Philip DeMartino, Karen Jelenfy, and Lynne Stone Exhibitions

Philip DeMartino, Karen Jelenfy, and Lynne Stone Exhibitions

Saturday October  7 at 5 pm is the opening celebration for the art exhibitions of  Philip DeMartino, Karen Jelenfy, and Lynne Stone  at Green Kill. The opening  ends at 7 pm and the exhibitions of these three artists will run from October 5 to October 29.

About the Artists

Philip DeMartino is a self-taught artist. As an elementary school teacher he knows first hand the value of growing through practice, process, and patience. Originally from Brooklyn, and now a Hudson Valley resident, Philip says that as a collage artist he takes from the streets both literally and figuratively. Distilling a street-art sensibility and energy into an image has been his intention. Since the November 2016 election, his work has taken a decidedly more social commentary perspective.

“From where my eyes land, it’s not too difficult to see a sense of chaotic urgency in our eyes and on our faces. I want to make art that sparks people to bring forth a positive energy that we so desperately need.”  — Philip DeMartino

Karen Jelenfy is an artist working within the traditions of Abstract Expressionism. After receiving her MFA from the San Francisco Art Institute she returned to the East Coast to raise her family. Her large format paintings are landscape-based, exploring the chaos and repetition of the natural world and relying on memory to bring that power back to the studio for further exploration. Jelenfy currently lives and works on the coast of Maine.

Lynne Stone in her own words. I make paintings and constructed shaped paintings. I make polychromed and collaged works on paper and aluminum that rely on multiple and overlapping techniques. My way of creating requires construction. Inspiration comes from imagination, dreams, literature, or life. My work might be “edgy’–this means a viewer might find it uncomfortable. I make edgy work because it is important to me to mediate the uncomfortable. I admire other artists who mediate the same thing.

I prefer my process be direct but it isn’t. The piece slogs through the predictable before a break-through to a new visual thing. And a new visual thing is important. I need to be surprised–awed–by what I see. Start-up ideas quickly dull, degrade until some rude interference mucks them up and invigorates them. Bits, pieces, shapes, colors, ideas shuffle, organize, reorganize before my eyes until they interact, bounce, birth the new thing. For this an energy is needed. The new thing comes demanding extras, add-ons. Sometimes the new thing comes full-blown from out of the canvas or in a dream or mental flash. So then I thank my unconscious for creating the work for me.When I was a kid my father gave me building blocks and construction sets as presents so I learned to construct. Now it seems natural for me to put things together. I was born in Britain, my internalized aesthetic is European, my long-time art love is expressionism, especially Max Beckmann, Ernst Kirchner, and Francesco Clemente. I admire Francis Bacon, Ida Applebroog, Jonathan Borofsky, Elizabeth Murray, and the West Coast painters. I am open to works of literature, philosophy, mythology: Thomas Mann’s Dr. Faustus, works by Gunter Grasse, Nietzsche’s Birth of Tragedy; Greek and Sumerian mythology. A deeply personal influence is depth psychology, the psychology of Carl Jung.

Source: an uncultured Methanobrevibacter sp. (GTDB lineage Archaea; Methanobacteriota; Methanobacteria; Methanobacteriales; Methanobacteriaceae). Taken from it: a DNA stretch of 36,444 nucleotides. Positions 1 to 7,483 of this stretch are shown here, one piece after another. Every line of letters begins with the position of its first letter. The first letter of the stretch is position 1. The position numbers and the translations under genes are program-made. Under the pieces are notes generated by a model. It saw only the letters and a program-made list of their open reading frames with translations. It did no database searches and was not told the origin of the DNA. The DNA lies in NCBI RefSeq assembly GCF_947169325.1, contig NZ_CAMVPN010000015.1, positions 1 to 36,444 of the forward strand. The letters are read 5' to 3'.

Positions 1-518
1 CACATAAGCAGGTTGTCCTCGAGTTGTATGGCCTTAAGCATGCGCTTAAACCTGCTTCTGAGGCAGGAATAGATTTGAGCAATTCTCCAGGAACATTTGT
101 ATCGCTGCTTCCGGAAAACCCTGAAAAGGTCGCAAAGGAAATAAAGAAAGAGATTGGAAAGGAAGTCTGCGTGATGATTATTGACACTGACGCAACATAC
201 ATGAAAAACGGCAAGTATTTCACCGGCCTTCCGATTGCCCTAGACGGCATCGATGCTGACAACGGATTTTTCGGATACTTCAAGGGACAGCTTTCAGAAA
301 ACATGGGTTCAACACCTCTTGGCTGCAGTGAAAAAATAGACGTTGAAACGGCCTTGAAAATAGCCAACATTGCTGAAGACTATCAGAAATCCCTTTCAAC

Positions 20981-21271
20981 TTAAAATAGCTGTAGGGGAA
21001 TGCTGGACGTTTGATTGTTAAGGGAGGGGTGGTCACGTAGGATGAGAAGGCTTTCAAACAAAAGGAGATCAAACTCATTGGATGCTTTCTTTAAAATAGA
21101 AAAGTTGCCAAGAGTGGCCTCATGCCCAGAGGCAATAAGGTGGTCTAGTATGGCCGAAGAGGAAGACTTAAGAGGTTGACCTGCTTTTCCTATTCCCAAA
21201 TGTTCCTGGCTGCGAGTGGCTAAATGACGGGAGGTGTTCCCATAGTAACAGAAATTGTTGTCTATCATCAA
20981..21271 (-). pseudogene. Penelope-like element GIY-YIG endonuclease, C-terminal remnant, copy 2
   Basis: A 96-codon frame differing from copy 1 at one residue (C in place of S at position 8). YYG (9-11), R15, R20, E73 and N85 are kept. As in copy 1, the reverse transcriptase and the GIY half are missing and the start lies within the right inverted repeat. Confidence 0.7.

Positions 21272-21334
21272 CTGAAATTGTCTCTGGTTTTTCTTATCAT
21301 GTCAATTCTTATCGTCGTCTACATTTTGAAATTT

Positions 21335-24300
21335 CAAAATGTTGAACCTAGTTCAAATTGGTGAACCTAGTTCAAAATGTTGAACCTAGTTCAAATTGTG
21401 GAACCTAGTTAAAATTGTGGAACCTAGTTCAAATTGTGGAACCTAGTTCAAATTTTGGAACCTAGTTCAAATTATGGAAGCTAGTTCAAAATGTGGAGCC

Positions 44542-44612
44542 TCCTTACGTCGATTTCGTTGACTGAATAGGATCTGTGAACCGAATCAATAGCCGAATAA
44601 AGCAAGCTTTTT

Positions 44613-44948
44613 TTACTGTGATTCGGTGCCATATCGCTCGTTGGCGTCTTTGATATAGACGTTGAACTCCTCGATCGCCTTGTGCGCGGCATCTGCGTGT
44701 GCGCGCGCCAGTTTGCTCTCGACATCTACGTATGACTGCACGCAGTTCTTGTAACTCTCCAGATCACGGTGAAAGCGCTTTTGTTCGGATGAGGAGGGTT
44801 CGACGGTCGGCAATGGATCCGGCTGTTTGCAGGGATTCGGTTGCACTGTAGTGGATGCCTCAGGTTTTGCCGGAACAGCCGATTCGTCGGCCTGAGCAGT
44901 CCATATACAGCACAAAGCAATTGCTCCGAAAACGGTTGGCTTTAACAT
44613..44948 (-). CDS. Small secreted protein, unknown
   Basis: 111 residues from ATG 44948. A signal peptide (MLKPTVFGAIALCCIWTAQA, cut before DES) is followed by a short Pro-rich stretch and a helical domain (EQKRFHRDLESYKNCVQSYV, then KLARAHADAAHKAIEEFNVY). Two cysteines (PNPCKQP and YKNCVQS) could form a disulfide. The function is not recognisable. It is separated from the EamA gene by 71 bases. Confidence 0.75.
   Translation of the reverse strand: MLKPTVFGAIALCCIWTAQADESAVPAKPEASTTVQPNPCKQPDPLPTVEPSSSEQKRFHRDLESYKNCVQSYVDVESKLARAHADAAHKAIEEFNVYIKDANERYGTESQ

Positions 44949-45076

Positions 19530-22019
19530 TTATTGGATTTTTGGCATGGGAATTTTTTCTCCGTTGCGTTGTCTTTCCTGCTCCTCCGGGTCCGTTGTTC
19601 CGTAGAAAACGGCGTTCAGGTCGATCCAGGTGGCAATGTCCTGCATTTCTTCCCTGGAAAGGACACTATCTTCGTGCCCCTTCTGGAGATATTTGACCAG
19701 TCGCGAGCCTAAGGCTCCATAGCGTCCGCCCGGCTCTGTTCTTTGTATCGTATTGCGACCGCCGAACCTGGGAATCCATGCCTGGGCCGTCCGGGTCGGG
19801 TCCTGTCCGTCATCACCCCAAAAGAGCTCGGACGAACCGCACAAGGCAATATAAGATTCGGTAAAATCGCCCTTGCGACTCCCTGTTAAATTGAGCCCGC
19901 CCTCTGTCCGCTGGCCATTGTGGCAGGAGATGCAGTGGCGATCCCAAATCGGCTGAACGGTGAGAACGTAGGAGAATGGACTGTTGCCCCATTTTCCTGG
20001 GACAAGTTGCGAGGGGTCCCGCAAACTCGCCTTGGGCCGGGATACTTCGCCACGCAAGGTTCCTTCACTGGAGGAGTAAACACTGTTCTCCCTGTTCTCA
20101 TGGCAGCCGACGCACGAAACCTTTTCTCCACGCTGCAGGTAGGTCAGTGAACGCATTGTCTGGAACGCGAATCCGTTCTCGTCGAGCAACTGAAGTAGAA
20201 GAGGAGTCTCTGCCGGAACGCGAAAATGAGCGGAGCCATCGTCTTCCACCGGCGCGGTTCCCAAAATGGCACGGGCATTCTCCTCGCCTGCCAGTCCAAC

A work of art is a symbol; a word is a symbol of a different kind. My expression is through the visual, not with words. Each has its own way of symbolizing and neither can represent the other. So I cannot explain my work. It is itself.

What is Green Kill?

Green Kill is an art and performance space now in it’s second year, located in the heart of the Hudson Valley, on Green Kill Avenue, near the Route 32 intersection.

Green Kill located at 229 Green Kill Avenue in Kingston at four corners where Green Kill Avenue intersects Route 32 as it winds around through the trees down to New Paltz.

Green Kill hosts poetry readings, theater, film, music and art exhibitions, which include established, outsider or student artists and performers who are dedicated to the growth of their work.

The art exhibitions change monthly at Green Kill and include local, national and international artists.

The Green Kill web site is greenkill.org; the email is 229greenkill@greenkill.org; and the phone  is 347-689-2323. Green kill is open from 3 to 9, Tuesday through Saturday.

Green Kill is  open from Tuesday to Saturday from 3 pm to 9 pm, and closed on national holidays.

Art attached i Phillip DeMartino

Karen Jelenfy and Lynne Stone.

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229 Greenkill Avenue

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